Play-Doh Grief Monster

Many feelings arise during grief, and these emotions are a true expression of where you are in your grief journey. It is important to recognize and learn from those feelings. The first step in dealing with them is to acknowledge and name them. Exploring your feelings allows you to learn healthy ways to express them. Here at The WARM Place, we have several different activities to help with acknowledging and normalizing grief feelings. One of these activities we do in our groups that helps children to begin talking about their feelings is called the “Grief Monster.”

All you need to create your grief monster is some Play-Doh and a few accessories! Children roll their Play-Doh up into a shape and set it on a paper plate. They can add googly eyes, colored straws, pipe cleaners, sequins, or other items to decorate their monster. They can stick the items into the Play-Doh to give their monster fun facial features, arms, and legs. Children get to decide what feelings they want their monster to portray. It can be a sad monster, an angry monster, a worry monster or one of many other feelings.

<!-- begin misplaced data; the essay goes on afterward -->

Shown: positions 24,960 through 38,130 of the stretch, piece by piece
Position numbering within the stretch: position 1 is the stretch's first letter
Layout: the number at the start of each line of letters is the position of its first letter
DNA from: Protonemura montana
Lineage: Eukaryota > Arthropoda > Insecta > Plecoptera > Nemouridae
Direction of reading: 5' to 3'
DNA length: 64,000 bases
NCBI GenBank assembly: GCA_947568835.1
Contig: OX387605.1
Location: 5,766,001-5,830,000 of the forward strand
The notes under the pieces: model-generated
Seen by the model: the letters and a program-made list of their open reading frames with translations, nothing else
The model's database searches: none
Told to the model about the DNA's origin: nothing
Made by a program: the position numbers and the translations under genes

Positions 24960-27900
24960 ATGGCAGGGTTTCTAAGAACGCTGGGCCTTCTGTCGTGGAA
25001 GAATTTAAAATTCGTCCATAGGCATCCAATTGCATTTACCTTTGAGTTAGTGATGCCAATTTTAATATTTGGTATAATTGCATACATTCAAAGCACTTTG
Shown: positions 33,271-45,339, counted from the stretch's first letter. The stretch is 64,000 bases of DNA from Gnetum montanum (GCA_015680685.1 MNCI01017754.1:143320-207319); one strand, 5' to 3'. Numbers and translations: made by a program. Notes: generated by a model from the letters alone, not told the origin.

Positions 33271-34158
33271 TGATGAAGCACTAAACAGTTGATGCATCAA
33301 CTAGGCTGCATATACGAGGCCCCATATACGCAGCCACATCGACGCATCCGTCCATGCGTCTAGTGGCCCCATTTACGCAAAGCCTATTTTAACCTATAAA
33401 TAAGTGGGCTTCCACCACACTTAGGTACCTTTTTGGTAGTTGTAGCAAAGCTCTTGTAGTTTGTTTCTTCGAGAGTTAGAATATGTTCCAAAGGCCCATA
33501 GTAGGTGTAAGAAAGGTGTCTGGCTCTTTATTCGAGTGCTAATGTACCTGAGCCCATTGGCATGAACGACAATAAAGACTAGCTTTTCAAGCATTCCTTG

Supplies: Play-Doh, paper plate or tray, small items for decorating such as sequins, buttons, googly eyes, pipe cleaners, colored straws cut into different lengths, etc.

  • Roll the Play-Doh into a shape and set it down on a plate or tray.
  • Decorate with any available supplies to create the monster that resemble the grief feeling they want to portray.
  • Take time to share your grief monster creation and talk about the different feelings you have experienced.

Children design their monsters themselves and each one is unique. They are able to use their imaginations and express their feelings. This activity is great for a wide range of ages and helps to facilitate conversations about the feelings they have been experiencing.


We often pair this activity with a great book called Allie All Along by Sarah Lynne Reul. “Allie All Along explores simple ways kids can center themselves in the face of overwhelming emotions. The illustrations’ varying hues and vibrant colors capture the powerful feelings that young children can’t always express in words.”